Why are blogs such a powerful communications tool in the arsenal of a company? There are lots of reasons, really. But the explanation I’ve used that normally gives those who don’t quite understand blogging have their “ah-ha” moment is a simple one. To understand the power of a blog you have to compare it to something familiar.

Think about your company newsletter. If you’re not that hip to blogging yet, your company newsletter is probably still printed and circulated in everyone’s box in the mailroom. Or maybe it’s mailed to everyone’s house. But in some form or fashion, some printed piece of information is circulated monthly or bi-weekly to everyone in the company. There are pictures of new hires, company softball team news, maybe even some tips and tricks articles for the sales team and a list of birthdays.

English: Bata Shoe Company News Letter: 18th M...

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The problem with that mechanism of communication is that the information has a limited life cycle and, due to costs, the publication has a limited circulation. Only a few people can access it.

With a blog, even if just focused on internal news, everyone, in or out of the company, can access it. There’s less hard cost to produce and adding news or information doesn’t add cost to the project. And the information can be updated on a whim, giving it a forever life cycle. Not to mention, the content can be more easily found thanks to the ubiquitous power of search.

Those reasons alone make a blog a much more powerful communications mechanism — internally or externally — than a company newsletter.

Capitalizing on that same analogy, though, think about how many company newsletters you’ve read that were interesting enough to want to read again.

It’s a comparable medium, but not the same. With more power, comes more responsibility.

It’s time companies grasped that and made their new newsletter, in whatever form, worth reading.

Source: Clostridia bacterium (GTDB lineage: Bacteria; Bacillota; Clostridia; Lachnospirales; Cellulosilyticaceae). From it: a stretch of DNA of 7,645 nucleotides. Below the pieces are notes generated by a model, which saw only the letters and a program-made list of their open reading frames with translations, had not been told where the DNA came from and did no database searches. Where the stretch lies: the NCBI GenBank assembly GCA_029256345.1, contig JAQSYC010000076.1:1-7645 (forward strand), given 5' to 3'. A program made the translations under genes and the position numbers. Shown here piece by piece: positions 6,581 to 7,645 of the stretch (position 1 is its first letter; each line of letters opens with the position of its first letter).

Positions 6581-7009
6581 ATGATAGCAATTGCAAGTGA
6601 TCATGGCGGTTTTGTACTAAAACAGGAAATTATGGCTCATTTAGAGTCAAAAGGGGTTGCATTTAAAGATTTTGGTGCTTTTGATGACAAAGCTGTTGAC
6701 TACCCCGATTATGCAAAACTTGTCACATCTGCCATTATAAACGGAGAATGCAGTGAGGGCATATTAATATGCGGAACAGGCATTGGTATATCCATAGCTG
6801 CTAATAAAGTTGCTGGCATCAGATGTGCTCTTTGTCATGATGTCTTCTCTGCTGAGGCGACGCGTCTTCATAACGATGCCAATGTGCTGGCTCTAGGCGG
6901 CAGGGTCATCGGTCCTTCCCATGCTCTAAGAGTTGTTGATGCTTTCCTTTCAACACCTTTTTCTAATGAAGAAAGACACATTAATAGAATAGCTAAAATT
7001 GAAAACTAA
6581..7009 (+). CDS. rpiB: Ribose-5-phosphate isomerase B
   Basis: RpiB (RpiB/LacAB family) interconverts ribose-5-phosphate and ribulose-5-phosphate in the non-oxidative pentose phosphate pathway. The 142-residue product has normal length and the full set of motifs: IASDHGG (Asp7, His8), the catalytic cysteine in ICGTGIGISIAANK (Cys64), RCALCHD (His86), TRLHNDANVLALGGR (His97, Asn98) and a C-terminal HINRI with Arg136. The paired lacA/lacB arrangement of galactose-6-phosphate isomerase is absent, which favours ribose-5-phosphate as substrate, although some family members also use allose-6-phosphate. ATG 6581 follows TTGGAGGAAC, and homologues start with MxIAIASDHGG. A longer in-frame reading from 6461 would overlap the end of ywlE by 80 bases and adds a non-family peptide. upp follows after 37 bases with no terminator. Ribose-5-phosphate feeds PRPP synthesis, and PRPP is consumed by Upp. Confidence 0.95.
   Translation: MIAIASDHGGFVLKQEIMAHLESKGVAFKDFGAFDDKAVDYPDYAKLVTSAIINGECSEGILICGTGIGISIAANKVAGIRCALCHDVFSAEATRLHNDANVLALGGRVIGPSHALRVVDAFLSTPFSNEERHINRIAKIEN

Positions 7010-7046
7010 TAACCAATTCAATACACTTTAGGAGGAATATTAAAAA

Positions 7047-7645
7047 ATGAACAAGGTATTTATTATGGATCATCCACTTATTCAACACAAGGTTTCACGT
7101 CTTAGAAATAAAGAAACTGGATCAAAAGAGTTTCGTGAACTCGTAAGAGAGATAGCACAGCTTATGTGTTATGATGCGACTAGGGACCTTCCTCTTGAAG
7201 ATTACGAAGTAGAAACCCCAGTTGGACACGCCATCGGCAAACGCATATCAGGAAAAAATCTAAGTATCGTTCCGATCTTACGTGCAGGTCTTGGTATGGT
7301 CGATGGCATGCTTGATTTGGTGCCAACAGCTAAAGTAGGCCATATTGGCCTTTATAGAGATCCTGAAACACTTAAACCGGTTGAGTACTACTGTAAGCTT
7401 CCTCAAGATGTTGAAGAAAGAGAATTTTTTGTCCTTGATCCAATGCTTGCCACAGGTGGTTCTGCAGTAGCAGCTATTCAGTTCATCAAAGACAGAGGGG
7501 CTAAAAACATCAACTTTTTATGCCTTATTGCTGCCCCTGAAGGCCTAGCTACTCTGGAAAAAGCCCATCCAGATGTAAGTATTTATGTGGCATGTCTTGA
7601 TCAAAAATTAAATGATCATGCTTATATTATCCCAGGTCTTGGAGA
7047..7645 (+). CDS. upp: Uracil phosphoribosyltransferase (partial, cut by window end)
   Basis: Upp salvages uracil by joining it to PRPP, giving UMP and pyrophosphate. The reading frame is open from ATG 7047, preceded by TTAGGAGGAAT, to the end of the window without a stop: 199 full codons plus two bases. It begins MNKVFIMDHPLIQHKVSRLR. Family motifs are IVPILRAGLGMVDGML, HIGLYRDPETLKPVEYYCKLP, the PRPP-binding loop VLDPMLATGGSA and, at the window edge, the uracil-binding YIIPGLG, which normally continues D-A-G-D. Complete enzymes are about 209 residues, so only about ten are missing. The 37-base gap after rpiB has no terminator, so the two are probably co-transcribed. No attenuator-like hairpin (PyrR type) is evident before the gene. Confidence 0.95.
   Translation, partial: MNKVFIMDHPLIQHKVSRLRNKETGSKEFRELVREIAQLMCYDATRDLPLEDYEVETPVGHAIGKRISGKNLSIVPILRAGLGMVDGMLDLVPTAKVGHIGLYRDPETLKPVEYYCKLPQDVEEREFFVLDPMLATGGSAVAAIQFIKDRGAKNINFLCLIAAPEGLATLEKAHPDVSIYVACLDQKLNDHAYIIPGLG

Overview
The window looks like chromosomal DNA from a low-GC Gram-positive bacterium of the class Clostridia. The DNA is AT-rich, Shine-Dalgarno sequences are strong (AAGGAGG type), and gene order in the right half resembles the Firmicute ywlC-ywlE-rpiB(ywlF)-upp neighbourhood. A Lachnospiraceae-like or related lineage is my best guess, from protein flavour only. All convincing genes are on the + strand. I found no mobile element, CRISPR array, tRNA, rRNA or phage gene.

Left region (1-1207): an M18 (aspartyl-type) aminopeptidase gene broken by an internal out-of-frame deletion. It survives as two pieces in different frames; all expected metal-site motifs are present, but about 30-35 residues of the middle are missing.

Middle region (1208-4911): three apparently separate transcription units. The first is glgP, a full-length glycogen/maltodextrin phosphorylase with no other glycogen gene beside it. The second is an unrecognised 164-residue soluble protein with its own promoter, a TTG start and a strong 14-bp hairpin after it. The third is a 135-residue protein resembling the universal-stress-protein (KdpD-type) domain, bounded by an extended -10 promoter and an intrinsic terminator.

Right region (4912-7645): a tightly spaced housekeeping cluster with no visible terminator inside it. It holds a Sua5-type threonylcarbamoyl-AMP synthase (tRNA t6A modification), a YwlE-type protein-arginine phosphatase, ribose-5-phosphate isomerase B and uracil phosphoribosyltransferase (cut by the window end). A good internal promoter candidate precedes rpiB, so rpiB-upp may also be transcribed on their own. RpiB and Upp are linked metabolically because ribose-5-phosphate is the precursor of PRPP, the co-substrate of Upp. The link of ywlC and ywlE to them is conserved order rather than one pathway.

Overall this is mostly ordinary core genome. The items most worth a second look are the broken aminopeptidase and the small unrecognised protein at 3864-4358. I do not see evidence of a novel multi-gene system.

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About Jason Falls

Jason Falls

Jason Falls is a leading thinker, speaker and strategist in the world of digital marketing and is co-author of two books, No Bullshit Social Media: The All-Business, No-Hype Guide To Social Media Marketing and The Rebel's Guide To Email Marketing. By day, he leads digital strategy for Elasticity, one of the world's most innovative digital marketing and public relations firms. Follow him on Twitter (@JasonFalls).

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Comments on Social Media Explorer are open to anyone. However, I will remove any comment that is disrespectful and not in the spirit of intelligent discourse. You are welcome to leave links to content relevant to the conversation, but I reserve the right to remove it if I don't see the relevancy. Be nice, have fun. Fair?

  • http://twitter.com/jmctigue John McTigue

    And also, unlike a newsletter, a blog can have a personal spin – like the experiences of your CEO in raising money or how programmer deals with nasty bug fixes. That mix of personal and official corporate can be a real hook for both insiders and outsiders.

  • http://www.webpartnergroup.com/ Website Design

    So true. People often underestimate what a blog can accomplish for the company.

  • http://www.webpartnergroup.com/ Website Design

    So true. People often underestimate what a blog can accomplish for the company.